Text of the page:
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Parathyroid Surgery

What are the parathyroids?

The parathyroids are four tiny glands in your neck, two on each side of your thyroid gland. They make parathyroid hormone (PTH) which controls the level of calcium in the blood. Calcium is very important for the normal functioning of muscles, nerves, and bones. It is absorbed through the intestines and stored in the bones. Parathyroid hormone raises blood levels of calcium by increasing intestinal absorption of calcium, and by dissolving calcium from the bone into the bloodstream.

parathyroid surgery perth

What is hyperparathyroidism?

Some people make too much parathyroid hormone, a condition called hyperparathyroidism. In 90% of patients with hyperparathyroidism, the cause is a single benign tumour. In 10% of patients, more than one parathyroid gland is enlarged. Cancer is rare. The overactive parathyroid steals calcium from your bones and puts it into the bloodstream. High blood calcium can cause you to feel tired and irritable, and have aches and pains. Over time, your bones can become weak, and your risk of bone fractures is higher.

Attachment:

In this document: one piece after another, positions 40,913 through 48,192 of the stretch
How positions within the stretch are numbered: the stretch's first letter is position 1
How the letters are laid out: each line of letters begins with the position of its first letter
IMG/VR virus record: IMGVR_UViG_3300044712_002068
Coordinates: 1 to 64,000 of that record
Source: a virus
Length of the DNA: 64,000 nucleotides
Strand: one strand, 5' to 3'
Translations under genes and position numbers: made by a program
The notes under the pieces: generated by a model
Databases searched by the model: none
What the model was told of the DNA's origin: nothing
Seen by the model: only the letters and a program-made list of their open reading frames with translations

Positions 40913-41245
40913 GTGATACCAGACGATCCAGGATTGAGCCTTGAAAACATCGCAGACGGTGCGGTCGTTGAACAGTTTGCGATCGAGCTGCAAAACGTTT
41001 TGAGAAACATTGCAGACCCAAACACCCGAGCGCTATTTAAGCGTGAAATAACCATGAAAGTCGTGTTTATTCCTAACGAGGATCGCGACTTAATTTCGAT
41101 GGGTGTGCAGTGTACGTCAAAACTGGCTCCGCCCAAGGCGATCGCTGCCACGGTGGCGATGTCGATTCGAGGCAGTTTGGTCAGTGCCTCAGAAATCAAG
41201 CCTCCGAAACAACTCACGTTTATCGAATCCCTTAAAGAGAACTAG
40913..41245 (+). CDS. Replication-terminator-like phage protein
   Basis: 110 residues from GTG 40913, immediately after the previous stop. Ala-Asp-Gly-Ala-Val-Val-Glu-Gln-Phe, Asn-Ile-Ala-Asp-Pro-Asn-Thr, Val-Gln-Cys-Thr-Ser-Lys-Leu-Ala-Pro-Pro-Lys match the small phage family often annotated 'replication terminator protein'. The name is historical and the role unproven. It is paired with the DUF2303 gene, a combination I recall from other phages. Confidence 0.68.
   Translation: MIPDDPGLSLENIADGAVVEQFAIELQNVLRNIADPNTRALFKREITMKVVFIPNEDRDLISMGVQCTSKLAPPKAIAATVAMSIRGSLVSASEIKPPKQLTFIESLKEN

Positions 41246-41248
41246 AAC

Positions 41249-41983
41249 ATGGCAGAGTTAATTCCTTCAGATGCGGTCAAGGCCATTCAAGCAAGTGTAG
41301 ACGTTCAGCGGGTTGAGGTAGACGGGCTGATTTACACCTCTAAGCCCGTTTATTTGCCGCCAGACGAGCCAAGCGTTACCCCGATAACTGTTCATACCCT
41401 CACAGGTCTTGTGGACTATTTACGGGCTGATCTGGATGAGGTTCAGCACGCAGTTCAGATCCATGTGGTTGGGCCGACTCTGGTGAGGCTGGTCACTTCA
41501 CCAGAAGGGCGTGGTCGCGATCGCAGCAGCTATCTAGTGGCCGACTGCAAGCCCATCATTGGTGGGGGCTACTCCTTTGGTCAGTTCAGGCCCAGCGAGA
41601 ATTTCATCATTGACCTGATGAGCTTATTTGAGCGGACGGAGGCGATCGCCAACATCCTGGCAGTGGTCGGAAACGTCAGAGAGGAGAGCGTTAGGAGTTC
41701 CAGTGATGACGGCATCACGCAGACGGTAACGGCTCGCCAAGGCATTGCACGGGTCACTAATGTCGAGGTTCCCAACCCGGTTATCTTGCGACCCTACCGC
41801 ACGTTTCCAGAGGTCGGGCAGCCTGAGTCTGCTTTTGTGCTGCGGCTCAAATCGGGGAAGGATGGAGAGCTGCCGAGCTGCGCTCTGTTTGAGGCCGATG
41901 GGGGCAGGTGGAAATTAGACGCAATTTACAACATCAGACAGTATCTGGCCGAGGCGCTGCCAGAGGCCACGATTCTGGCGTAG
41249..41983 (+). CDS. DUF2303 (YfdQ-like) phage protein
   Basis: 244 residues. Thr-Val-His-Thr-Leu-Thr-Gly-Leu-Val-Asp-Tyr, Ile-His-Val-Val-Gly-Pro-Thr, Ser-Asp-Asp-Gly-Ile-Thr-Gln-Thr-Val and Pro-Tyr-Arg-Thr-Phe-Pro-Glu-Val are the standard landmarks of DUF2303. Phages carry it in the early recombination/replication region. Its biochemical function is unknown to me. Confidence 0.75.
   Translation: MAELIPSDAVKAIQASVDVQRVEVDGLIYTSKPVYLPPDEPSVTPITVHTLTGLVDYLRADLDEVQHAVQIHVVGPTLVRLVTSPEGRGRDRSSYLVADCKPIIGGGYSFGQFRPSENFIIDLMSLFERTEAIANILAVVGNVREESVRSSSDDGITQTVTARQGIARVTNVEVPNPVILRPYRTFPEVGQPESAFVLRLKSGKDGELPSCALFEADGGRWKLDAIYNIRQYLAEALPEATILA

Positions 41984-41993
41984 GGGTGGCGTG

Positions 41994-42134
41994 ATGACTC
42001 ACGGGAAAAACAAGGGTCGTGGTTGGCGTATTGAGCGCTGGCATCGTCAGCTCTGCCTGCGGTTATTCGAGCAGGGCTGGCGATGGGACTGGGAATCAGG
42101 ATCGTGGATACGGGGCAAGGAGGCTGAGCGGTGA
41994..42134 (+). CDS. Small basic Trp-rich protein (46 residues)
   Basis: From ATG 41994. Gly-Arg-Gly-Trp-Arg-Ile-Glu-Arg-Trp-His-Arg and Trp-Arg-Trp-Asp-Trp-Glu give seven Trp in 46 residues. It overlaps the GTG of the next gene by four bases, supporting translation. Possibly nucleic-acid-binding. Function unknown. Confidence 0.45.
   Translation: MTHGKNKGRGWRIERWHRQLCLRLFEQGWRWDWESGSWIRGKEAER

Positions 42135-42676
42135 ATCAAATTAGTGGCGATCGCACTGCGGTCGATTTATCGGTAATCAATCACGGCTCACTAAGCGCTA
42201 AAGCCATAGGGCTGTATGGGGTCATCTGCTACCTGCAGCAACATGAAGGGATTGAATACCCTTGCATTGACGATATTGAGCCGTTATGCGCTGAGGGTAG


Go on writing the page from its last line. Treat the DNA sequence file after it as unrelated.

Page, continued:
Treatment of hyperparathyroidism

The only effective treatment for hyperparathyroidism is surgery to remove the overactive gland(s). In the hands of an experienced endocrine surgeon, surgery can cure the condition in 95% of cases. There is no effective non-surgical treatment for hyperparathyroidism. Before surgery, you may have a sestamibi localisation study (a painless scan) and a neck ultrasound to see if there is one enlarged gland that can be located. If the abnormal gland is seen, you can have “parathyroid mini-surgery” though a very small incision.

If the gland is not seen on scanning, the operation is slightly longer, but is still successful in 95% of cases. The surgery takes about 1-2 hours, and the incision is low on your neck. You will be completely asleep during the operation. Recovery is quick, with most patients going home the next day, and feeling very little discomfort. Most are back at work in a about a week.

What are the possible complications of parathyroid surgery?

The nerves that control your voice are closely associated with the parathyroid glands. In 1% of parathyroid operations, the nerve that controls the voice is permanently affected, leaving your voice hoarse.

Sometimes the surgery will not cure the hyperparathyroidism. In the hands of an experienced endocrine surgeon, failure to cure occurs in roughly 5% of patients. The most common reason is another enlarged parathyroid that was not seen on initial imaging. These can be found at a second operation, required in about 4-5% of patients.

There is a small risk of bleeding into the wound. If this happens, it may be necessary to have a second operation to evacuate the blood so it does not interfere with your breathing. Infection is relatively uncommon, and is easy to treat should it occur.

Parathyroid Surgery Perth – Advance Surgical

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